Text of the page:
You can also use a takoyaki pan in making a good, steamy Chinese dumpling. Steaming homemade dumplings is quick and easy when you use a takoyaki pan.
It’s also possible to make desserts using a takoyaki maker. Cake pops, for instance, can be prepared with a takoyaki pan. You can also roast marshmallows directly in the indent of the takoyaki pan to have your roasted marshmallows.
Even om-rice, which is rice cooked inside an omelet with ketchup— can be made using a takoyaki pan.
How to make homemade takoyaki
Here’s a simple recipe to make your own takoyaki at home. This is easy as you would likely be over it in less than 20 minutes. You’ll be needing dashi, a class of soup and cooking stock popularly known for forming the base for miso soup. This recipe makes about 30 pieces.
- Dashi, 2 cups
- Eggs, two
- Soy sauce, one teaspoon
- Table salt, quarter teaspoon
- All-purpose flour, one cup plus two tablespoons
- Green onions, three, finely chopped
- Octopus, about 5 ounces, cut into half-inch cubes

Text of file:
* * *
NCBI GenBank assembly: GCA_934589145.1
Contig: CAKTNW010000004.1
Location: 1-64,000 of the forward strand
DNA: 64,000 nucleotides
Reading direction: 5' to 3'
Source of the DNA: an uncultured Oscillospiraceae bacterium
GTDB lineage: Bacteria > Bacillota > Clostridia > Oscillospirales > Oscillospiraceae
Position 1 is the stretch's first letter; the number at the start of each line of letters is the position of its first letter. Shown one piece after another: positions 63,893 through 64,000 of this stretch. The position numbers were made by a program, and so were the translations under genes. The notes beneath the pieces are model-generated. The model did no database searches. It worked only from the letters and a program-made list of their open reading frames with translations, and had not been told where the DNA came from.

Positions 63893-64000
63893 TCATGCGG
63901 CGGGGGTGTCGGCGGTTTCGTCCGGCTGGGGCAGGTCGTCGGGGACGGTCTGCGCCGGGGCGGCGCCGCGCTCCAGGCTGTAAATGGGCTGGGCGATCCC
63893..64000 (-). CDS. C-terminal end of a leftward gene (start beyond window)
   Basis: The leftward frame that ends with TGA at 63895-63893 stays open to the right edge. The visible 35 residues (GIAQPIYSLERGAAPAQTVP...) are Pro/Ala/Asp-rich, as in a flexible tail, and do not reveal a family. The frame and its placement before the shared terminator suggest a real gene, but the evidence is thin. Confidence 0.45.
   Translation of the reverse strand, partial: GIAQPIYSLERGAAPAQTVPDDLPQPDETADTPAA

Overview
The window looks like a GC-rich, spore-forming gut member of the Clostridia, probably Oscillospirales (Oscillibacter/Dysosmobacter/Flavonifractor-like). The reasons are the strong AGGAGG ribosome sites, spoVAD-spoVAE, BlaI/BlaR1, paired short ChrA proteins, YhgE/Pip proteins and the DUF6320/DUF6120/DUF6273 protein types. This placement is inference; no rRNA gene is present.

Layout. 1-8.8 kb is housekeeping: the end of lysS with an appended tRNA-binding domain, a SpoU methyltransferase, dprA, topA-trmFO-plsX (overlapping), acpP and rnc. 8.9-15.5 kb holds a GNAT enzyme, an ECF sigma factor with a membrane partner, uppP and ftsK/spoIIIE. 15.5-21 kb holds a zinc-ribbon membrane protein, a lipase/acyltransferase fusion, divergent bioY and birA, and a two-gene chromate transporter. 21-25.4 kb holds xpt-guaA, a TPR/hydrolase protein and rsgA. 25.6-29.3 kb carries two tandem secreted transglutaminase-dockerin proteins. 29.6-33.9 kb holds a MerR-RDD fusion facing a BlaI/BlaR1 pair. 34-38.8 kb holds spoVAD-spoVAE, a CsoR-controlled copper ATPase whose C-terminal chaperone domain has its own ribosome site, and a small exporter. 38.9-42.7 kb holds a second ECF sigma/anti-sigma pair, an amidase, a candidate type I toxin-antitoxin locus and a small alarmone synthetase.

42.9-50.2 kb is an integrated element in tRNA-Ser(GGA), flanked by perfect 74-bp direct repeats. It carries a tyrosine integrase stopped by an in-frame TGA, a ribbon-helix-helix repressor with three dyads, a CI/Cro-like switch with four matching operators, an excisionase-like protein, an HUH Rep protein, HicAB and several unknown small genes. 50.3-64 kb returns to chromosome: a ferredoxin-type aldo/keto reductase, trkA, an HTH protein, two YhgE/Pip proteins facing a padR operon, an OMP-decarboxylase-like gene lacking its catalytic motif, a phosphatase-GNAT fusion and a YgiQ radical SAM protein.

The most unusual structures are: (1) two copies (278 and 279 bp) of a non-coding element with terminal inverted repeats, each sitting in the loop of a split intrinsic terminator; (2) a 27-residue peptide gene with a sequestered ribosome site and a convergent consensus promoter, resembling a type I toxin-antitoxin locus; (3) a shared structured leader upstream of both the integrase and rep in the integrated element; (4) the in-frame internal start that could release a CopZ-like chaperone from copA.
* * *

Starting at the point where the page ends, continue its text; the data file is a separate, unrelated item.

- Pickled red ginger, chopped, 2 tablespoons
For the sauce, you’ll need the following:
- One teaspoon of ketchup
- One teaspoon of sugar
- Three parts Japanese Worcestershire-style sauce
Step by step guide:
- Combine the Dashi with the eggs, salt, soy sauce and flour in a large bowl. Mix well.
- Place the Takoyaki pan over a gas stove. Increase the heat to high and wait for the oil to start smoking.
- Put oil on a paper towel and use this to coat the pan. This would prevent the batter from sticking.
- Transfer the batter so that it would fill the holes of the pan. Drop the octopus pieces in the batter then sprinkle the green onions and ginger.
- Cook for 1-2 minutes at medium heat. Turn over the batter with a Takoyaki turner or a chopstick. Cook for another 3 to 4 minutes.
- Transfer the Takoyaki on a plate then pour the sauce. Add mayo to taste. You can then sprinkle it with green dried seaweeds and dried bonito flakes.
Top 3 Takoyaki Pans
I’ll be picking three takoyaki pans which I feel should be easy to use even for a person who has no previous experience in cooking takoyaki.